In financial world all this is reasonably good news. The core inflation measures the Fed watches showed no signs that core inflation might be on the upswing or that inflation expectations might be rising. Nothing in these numbers to suggest that the Federal Reserve, scheduled to meet next week, should consider ending its monthly $85 billion program of quantitative easing early. That’s especially true because the most likely explanation for the increase in gasoline prices—soaring prices for the credits that U.S. refineries buy so they don’t have to blend quite so much corn-based ethanol into their gasoline—can be passed off as a short-term technical problem.
On the other hand, in the real world, these inflation numbers are bad news. Read more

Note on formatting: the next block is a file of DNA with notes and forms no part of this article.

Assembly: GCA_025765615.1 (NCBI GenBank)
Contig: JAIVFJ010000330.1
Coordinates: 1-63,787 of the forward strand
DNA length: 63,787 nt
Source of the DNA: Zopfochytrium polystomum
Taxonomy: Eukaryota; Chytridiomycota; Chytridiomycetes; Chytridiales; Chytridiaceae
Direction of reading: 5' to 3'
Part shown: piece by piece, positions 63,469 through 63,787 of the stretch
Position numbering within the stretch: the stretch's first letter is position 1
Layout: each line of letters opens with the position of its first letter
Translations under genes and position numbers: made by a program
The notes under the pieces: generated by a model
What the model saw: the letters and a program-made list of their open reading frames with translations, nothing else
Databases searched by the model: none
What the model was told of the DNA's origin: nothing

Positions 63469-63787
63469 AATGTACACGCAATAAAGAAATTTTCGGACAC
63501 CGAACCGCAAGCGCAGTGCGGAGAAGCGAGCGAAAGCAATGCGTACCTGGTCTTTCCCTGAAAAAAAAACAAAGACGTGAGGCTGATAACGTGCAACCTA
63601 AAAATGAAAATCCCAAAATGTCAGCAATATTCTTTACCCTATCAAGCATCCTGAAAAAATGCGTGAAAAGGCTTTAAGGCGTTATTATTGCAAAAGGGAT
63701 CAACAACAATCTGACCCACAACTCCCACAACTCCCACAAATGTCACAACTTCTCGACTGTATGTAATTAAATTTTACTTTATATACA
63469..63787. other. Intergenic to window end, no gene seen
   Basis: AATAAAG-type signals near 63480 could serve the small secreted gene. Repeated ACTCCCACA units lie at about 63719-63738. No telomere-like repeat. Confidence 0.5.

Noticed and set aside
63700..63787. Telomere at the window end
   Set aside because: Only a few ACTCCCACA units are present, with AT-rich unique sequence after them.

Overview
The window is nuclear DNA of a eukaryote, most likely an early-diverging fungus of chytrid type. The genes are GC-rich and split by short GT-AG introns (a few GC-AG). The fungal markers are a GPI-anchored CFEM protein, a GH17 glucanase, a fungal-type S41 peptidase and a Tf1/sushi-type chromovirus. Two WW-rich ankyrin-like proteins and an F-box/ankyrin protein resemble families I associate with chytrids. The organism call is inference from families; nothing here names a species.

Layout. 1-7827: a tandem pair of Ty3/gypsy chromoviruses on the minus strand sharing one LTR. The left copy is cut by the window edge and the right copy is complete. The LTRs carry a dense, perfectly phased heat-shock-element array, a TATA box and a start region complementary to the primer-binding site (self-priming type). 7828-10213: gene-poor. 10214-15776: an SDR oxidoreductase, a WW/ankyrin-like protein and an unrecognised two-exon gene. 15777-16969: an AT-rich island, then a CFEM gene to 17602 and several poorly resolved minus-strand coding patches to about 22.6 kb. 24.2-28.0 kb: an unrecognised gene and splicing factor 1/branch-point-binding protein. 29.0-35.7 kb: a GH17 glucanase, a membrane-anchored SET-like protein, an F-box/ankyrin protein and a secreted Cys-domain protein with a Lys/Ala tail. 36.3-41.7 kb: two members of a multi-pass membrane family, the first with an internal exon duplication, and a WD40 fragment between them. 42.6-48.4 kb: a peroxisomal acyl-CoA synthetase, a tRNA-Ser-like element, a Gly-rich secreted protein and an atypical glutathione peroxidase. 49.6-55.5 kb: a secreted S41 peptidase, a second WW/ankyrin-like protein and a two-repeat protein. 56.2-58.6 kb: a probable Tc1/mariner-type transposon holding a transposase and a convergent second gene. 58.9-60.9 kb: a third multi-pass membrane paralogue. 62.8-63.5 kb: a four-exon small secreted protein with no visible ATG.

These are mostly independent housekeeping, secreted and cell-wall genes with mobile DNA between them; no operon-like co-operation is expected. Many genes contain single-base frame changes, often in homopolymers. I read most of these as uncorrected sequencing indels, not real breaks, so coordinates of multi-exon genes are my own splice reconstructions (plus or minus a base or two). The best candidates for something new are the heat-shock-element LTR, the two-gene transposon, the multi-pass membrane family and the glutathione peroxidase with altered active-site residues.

If you need to sell papers, you splash headlines like “Brits to leave European Union over horsemeat in lasagna” across your front page even if they’re total exaggerations.
When Wall Street wants to flog stocks, it runs out stories like “Dow Jones Average hits all time high” even if the story doesn’t mean what Wall Street wants the average investor to think it means.
So, yes, the Dow Jones Industrial Average hit an all time record high price on Monday when it briefly moved above 14,448. The Dow Transportation Average and the Russell 1000 large cap index and the Russell 3000 small cap index have all hit all time peak prices. The Standard & Poor’s 500 stock index is within 1% of its all time high price set in 2007.
I can think of four reasons why the “all-time high price” recorded yesterday doesn’t mean what Wall Street and the headlines say it means. Read more